With the news that Twitter’s CEO for the past five years, Dick Costolo, will be leaving the company, I couldn’t help but go over in my mind everything we’ve all been asking for years from Twitter. If it wants to continue to improve the user experience, Twitter needs more innovation, adaptation and demonstration.

Twitter has been one of the most stagnant platforms out there. The news of Costolo’s forthcoming departure came around the same time the company announced that it was removing the 140-character direct message limit for a 10,000 character limit. Hold on, stop the presses! Seriously, that is not innovation.

At the beginning, Twitter was two things to people: a source of news and information, as well as a fast messaging and communication platform. It is rapidly losing the communication side to messaging apps like Snapchat, WhatsApp and sharing media via Instagram.

Related: Dick Costolo Out as CEO of Twitter

My social-media firm Fuel Online has polled random users, as well as clients, and discovered that while people may have not deleted their accounts people have simply uninstalled the app, or turned off notifications. So they may follow you, but they aren’t seeing your tweets.

I know my own retweets, favorites and replies are 10 percent to 25 percent of what they used to be. That’s a huge problem. Twitter is still a powerhouse for receiving up-to-the-second breaking news, but even for that to remain useful the company needs to clean up the noise and help ensure we see what we want to see.

As Twitter searches for a new full-time CEO, the company better make change and innovation a real priority. Here’s a look at Twitter’s big issues and some potential fixes.

Too much noise.

We want to subscribe to people we like but we don’t want all of trolling, or the noise like tweet chats. People are constantly unfollowing in hopes of getting less “noise.”

Solution: How about filters that allow us to hear what we want to hear. Specific hashtags would allow highly talkative people or tweet chats to remain invisible to the masses.

Another idea is a Tab for verified actual news accounts or sources.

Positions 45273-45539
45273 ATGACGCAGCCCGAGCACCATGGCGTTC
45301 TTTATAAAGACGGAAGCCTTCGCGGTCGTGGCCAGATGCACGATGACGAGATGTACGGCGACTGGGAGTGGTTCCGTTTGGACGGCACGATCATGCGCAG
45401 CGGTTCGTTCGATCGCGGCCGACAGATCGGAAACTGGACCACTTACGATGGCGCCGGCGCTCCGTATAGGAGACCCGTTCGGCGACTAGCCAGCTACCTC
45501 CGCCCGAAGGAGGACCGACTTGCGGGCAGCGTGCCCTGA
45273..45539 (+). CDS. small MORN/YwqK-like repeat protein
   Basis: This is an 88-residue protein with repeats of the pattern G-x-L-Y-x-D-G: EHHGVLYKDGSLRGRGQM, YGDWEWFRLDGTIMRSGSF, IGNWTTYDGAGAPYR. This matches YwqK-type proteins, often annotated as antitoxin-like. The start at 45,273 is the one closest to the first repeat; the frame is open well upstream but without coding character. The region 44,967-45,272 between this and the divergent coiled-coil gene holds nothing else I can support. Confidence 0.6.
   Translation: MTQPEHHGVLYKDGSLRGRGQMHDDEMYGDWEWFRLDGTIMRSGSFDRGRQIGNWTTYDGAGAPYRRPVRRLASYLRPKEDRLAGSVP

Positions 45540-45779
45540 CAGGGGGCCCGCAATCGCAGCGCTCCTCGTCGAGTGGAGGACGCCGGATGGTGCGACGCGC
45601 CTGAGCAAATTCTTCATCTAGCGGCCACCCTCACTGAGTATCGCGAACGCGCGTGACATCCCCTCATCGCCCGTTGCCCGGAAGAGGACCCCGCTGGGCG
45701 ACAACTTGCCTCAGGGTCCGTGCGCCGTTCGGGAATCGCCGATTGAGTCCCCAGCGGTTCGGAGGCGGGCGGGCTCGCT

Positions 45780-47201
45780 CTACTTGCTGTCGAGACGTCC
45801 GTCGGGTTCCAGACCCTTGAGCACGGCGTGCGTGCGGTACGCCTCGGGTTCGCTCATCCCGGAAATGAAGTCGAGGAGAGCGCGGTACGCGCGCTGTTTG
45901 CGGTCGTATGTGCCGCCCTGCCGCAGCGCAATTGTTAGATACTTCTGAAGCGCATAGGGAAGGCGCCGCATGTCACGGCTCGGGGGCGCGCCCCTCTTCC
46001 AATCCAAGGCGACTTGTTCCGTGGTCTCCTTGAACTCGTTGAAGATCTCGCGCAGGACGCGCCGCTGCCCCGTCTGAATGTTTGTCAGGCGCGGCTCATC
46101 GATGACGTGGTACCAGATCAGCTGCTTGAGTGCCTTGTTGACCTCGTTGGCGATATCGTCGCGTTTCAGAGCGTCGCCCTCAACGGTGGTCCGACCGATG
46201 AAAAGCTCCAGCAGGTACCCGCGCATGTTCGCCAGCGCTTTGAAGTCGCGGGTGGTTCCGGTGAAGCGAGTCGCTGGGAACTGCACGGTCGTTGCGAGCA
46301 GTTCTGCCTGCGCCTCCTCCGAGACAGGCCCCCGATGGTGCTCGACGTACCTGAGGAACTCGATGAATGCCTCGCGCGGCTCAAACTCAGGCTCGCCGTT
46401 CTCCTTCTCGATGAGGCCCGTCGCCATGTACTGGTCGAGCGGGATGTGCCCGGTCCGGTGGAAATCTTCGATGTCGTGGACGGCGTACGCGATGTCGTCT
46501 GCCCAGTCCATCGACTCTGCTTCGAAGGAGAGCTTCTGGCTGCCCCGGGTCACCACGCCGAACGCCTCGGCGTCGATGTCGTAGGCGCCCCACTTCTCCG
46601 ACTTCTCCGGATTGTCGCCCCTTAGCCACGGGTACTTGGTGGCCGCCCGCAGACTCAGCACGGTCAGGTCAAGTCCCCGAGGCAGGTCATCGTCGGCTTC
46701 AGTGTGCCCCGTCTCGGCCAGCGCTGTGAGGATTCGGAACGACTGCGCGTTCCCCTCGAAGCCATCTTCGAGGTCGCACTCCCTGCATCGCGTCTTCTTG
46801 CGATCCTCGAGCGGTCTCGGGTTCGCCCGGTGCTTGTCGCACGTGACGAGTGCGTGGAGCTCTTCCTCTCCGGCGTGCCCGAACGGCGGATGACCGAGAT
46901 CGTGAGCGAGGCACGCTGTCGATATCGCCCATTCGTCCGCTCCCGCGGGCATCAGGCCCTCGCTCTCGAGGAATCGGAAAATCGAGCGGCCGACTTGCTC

Limited shelf life of a tweet.

Very few people go back through their time lines and read through hundreds or thousands of tweets every day.

Solution: Create a way for the content of our favorite personalities or people to remain at the top pinned, highlighted or have it resurface when we bring up the app or website. Also, content with high engagement should have longer shelf life. In other words, the tweets that get the most retweets and favorites.

Related: Where Did Twitter's Dick Costolo Go Wrong?

No incentive for people to engage or retweet.

Seems like all anyone does today is consume content. Engagement numbers appear to be 50 percent to 80 percent less across the board, from individuals to brands.

Solution: Reward engagement with reputation -- maybe similar to an eBay score or forum rating mechanism. The higher your number the more likely your engagement will be noticed via a highlight, notification or display in streams. Or perhaps create a perks system for the highly active users. Enticing people to engage will reward content producers for their time and effort with a simple retweet or comment, and it will go a long way.

Another perk here would be to allow people to select what level of reputation score they want to see on a daily basis or maybe have highlighted to them with a notification.

So, Twitter, please change before you die a slow death, turning into nothing but a news aggregator, or celebrity fan machine. Having users is one thing, having users that actually use your product is another.

Listen to your user base, and listen to the social-media experts and journalists who championed your product. A partial pivot is needed now. Aside from fixing the issues, how about innovating a bit, please?

Related: 7 Entrepreneurs You Should Follow on Twitter